Learn about the First Four

Cato Howe, Plato Turner, Prince Goodwin, Quamony Quash--four patriots, four stories, four young African-American men. One a free man, two former slaves, and one who fought for his country's liberty while still enslaved. All four were veterans of the American Revolution.

The town of Plymouth granted these four patriots land near the Kingston border in an area known as Parting Ways. Howe, Turner, Goodwin, and Quash left behind a legacy. The New Guinea Settlement they founded survived into the early 20th century.

The Parting Ways Museum of Afro-American Ethno-History is dedicated to preserving and presenting these aspects of American history.

Learn more about the Parting Ways / New Guinea Project

Lunch at the New Guinea Site

Lunch at the New Guinea excavation in 1975.

Where the roads split at Parting Ways / New Guinea, two cultures merged to create a new American community. In 1975, an archaeological crew set out to discover clues revealing how the early black settlers retained African Culture when confronted by the radically different Anglo-Saxon culture. The dig was led by now deceased, world famous Dr. James Deetz, then professor of Anthropology at Brown University & the Asst. Director of Plimoth Plantation.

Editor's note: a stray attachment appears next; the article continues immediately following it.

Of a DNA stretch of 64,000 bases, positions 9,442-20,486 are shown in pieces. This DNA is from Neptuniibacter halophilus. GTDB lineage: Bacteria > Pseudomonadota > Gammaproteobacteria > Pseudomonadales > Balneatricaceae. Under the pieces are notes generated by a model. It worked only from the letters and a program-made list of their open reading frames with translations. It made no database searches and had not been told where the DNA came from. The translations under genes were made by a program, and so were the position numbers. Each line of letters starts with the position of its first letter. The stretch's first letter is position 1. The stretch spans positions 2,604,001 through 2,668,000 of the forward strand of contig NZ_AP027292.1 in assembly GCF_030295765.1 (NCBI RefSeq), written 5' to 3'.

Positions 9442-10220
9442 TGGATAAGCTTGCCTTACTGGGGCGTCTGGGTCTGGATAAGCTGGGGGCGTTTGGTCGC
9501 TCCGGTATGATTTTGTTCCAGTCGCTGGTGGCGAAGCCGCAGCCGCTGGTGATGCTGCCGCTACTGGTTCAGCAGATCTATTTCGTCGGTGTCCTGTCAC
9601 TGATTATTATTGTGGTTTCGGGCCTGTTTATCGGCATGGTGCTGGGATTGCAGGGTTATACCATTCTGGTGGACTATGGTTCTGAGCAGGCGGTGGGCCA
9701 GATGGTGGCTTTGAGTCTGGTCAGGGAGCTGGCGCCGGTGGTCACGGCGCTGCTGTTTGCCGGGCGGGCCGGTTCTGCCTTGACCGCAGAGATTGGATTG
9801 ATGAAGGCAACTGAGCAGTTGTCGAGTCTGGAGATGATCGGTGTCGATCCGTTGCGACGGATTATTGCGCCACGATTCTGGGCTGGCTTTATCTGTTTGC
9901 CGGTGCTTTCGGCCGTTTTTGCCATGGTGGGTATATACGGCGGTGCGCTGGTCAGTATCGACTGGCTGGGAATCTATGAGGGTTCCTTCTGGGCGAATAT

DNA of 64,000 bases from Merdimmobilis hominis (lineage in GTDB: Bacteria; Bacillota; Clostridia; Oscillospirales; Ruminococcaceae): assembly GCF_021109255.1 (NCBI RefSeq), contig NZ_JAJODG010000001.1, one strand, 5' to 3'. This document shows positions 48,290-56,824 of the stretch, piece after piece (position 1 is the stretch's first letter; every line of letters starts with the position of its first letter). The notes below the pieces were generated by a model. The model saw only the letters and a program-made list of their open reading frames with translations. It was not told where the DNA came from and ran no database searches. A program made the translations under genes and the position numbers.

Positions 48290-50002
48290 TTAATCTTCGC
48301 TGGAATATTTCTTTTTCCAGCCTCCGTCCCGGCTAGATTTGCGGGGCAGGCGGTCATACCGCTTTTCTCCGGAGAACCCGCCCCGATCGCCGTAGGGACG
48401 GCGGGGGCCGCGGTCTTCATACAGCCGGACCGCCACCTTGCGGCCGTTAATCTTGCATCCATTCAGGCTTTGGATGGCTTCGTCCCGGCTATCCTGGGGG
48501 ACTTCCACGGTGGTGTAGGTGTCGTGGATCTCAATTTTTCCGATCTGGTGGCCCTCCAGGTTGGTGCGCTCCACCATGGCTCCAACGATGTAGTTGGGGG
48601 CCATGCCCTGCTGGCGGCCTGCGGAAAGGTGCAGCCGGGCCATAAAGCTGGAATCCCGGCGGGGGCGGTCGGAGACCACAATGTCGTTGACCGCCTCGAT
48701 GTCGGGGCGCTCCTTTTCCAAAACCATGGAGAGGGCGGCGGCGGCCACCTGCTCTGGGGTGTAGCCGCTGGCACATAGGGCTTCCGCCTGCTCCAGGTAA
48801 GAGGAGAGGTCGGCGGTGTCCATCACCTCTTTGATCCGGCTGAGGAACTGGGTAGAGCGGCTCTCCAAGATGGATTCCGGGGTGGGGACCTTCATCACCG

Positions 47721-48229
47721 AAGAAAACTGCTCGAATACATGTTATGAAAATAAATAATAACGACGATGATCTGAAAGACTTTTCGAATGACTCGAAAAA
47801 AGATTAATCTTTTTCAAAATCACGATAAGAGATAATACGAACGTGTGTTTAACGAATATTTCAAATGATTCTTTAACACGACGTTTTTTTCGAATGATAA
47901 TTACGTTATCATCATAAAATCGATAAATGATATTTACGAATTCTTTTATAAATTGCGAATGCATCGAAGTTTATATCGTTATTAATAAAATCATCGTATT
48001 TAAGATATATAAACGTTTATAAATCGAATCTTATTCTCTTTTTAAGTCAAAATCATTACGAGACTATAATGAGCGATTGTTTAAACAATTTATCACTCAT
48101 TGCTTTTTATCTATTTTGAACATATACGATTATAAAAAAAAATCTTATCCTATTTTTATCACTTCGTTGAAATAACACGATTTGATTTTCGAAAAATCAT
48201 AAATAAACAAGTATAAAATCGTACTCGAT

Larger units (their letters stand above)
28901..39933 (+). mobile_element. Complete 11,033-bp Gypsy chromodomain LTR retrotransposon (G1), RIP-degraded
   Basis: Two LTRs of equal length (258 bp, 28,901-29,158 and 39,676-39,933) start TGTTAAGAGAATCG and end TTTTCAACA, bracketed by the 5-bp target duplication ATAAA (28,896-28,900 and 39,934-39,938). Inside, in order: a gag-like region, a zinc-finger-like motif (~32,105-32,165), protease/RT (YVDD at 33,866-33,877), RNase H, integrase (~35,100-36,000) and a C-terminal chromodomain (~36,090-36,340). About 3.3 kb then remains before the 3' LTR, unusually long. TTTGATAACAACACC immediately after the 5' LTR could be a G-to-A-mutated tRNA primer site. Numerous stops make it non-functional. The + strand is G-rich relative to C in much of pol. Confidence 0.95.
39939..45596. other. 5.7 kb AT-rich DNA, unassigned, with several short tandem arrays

It is very important to note and officially record the accurate and true official records of all public & private officials who participated in the Archaeological Dig at the Parting Ways / New Guinea Site & Burial Ground. The Parting Ways / New Guinea archeological investigation was divided into three (3) phases:

The first dig was conducted by nationally famed archaeologist, Dr. James Deetz, in 1975/1976 with field assistant Connie Crosby (former Director of the Massachusetts Historical Commission) under Secretary of State William Francis Galvin and former Secretary of State Michael J. Connerly.

The second dig was conducted by Connie Crosby in 1978, without Dr. Deetz.

The third dig was conducted by the University of Massachusetts Boston.